West Africa: Senegal and Mali - Some Thoughts On West African Democracy

analysis

Photo: Marieme/AllAfrica
A polling both. (file photo)

Over the two months, the state of West African democracy has been tested on several occasions. In Senegal, after second round elections, citizens elected a new president, their once Prime Minister Macky Sall.

In Mali, Coupists, led by Captain Amadou Sanogo, overthrew elected President Amadou Toumani Toure (ATT), even though presidential elections were originally scheduled for April 19. And in Guinea Bissau a chaotic military junta has grabbed hold of power in the face of civilian political challenge to its ascendancy. All are pivotal events for the region and the continent. They are keystone markers that may reveal as much about the ardent need to preserve and build democracy in Africa, as the precarious and fragile foundation on which it is built.

The elections in Senegal and the coup in Mali hold many lessons for West Africa's new democracies. A truly democratic culture must be spread across electoral institutions, processes, practices and actors, as exemplified in the lead up and eventual outcome of the recent Senegalese elections. In June 2011, Senegal's President Wade attempted an illegal constitutional coup when he tried to remove term limits in office and reduce the percentage needed to win from 50 percent plus 1 to 25 percent. It would have been his fifteenth amendment to the constitution. The Senegalese refused, rallying together to stop the amendment, and coalescing to form a civil movement, the M-23. This latter group would later be at the helm of citizen-driven campaigns against Wade's bid.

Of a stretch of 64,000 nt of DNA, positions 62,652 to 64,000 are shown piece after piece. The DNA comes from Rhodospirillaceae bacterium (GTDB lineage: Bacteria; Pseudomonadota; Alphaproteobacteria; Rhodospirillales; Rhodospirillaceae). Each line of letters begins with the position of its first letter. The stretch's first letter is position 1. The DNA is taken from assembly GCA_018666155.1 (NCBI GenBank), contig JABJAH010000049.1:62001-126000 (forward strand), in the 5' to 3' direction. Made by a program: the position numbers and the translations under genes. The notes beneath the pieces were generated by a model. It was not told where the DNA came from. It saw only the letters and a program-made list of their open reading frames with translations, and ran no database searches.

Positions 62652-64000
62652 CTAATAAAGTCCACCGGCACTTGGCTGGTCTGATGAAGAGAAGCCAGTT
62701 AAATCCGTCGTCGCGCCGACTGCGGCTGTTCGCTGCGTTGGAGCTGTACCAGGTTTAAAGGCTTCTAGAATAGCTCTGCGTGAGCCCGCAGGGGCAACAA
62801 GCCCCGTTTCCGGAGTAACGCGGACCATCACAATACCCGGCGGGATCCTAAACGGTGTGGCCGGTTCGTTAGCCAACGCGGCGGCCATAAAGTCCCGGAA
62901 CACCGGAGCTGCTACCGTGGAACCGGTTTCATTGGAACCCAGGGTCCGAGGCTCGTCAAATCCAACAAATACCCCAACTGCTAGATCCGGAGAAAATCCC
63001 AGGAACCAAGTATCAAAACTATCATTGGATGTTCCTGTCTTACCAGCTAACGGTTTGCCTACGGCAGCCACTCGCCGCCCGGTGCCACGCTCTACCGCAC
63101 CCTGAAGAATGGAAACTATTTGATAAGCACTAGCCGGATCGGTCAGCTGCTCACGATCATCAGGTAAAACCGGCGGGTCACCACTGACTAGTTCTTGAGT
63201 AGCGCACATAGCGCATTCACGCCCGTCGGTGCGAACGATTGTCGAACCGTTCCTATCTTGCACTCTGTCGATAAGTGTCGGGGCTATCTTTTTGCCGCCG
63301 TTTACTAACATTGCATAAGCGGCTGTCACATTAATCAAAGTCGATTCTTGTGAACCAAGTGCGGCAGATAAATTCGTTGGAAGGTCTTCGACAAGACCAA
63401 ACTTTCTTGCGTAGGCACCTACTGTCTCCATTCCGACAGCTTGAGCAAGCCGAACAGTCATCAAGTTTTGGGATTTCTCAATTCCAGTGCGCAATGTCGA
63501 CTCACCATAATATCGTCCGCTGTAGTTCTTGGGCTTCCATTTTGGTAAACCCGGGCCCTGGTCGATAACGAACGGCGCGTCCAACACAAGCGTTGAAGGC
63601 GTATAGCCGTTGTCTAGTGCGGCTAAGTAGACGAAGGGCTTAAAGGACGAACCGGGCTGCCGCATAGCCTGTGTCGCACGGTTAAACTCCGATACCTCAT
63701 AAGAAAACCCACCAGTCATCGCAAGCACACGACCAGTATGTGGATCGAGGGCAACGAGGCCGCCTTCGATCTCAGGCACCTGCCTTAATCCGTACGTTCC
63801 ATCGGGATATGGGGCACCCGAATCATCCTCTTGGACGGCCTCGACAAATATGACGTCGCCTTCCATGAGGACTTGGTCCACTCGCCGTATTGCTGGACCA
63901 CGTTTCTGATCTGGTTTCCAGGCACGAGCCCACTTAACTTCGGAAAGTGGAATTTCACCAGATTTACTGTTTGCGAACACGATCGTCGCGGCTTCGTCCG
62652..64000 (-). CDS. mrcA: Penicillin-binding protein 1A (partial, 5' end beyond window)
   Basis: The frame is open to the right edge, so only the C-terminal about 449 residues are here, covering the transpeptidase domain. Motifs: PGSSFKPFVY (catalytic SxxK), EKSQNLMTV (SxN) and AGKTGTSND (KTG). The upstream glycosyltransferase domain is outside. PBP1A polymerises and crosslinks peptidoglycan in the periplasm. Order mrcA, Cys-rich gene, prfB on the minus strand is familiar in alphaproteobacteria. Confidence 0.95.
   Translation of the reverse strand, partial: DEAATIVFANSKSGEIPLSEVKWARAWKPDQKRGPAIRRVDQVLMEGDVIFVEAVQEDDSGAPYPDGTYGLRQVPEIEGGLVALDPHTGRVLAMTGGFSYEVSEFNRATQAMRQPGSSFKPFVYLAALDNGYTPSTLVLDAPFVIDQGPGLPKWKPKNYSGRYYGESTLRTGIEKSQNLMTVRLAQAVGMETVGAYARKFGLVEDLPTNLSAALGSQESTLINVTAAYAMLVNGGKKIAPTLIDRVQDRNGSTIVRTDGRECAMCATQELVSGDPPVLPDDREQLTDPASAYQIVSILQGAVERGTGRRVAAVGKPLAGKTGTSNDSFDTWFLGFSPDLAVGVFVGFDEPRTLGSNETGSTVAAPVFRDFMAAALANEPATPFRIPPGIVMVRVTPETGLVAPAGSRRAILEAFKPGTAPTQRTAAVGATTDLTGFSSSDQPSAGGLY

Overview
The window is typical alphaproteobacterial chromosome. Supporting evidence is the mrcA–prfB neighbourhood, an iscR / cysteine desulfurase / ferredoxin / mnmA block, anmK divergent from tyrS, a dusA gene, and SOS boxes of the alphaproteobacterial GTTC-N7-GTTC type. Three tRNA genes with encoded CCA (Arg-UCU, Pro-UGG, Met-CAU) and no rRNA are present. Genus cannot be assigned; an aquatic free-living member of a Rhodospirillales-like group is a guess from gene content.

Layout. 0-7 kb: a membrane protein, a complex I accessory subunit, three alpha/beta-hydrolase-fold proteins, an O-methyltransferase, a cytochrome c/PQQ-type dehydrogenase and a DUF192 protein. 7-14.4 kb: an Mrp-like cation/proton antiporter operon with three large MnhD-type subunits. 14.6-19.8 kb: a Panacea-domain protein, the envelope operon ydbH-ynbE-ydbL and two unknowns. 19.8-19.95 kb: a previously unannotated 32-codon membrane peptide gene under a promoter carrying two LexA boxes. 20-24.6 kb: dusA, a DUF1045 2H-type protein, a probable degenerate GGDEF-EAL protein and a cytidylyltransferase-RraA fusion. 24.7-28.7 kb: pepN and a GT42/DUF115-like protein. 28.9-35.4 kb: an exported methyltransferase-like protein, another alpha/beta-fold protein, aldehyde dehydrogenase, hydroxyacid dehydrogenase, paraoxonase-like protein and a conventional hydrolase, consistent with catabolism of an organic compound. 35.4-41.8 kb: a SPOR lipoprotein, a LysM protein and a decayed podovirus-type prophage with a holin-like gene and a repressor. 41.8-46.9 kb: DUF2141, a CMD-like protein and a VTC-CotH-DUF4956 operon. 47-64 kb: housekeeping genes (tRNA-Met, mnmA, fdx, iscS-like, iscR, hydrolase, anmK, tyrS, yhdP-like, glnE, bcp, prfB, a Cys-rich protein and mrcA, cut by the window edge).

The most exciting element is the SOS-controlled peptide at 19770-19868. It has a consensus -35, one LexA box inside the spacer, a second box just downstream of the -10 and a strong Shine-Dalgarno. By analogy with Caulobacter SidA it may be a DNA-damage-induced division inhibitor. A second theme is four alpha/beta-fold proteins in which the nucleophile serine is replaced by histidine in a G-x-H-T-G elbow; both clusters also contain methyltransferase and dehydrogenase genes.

In hindsight, had this 15th constitutional change gone through Wade and his team would have already been sipping champagne at the end of the first round elections, when Wade won 34 percent of the votes. It was clear early on that Wade controlled the Constitutional Council, even before the February 26th round. The Council had overthrown the bid of Youssou N'dour, the popular musician with a great youth appeal, on the grounds that he did not have the sufficient 10,000 signatures required to be in the presidential race. In the end, preserving democracy became the responsibility of all Senegalese citizens. They used non-violent means, advocated by Y en a marre (a youth-led civil movement), to mobilize voters against Wade's plans for re-election. This tandem (and timely) effort of a united opposition and an engaged citizenry may serve as a valuable lesson for other countries.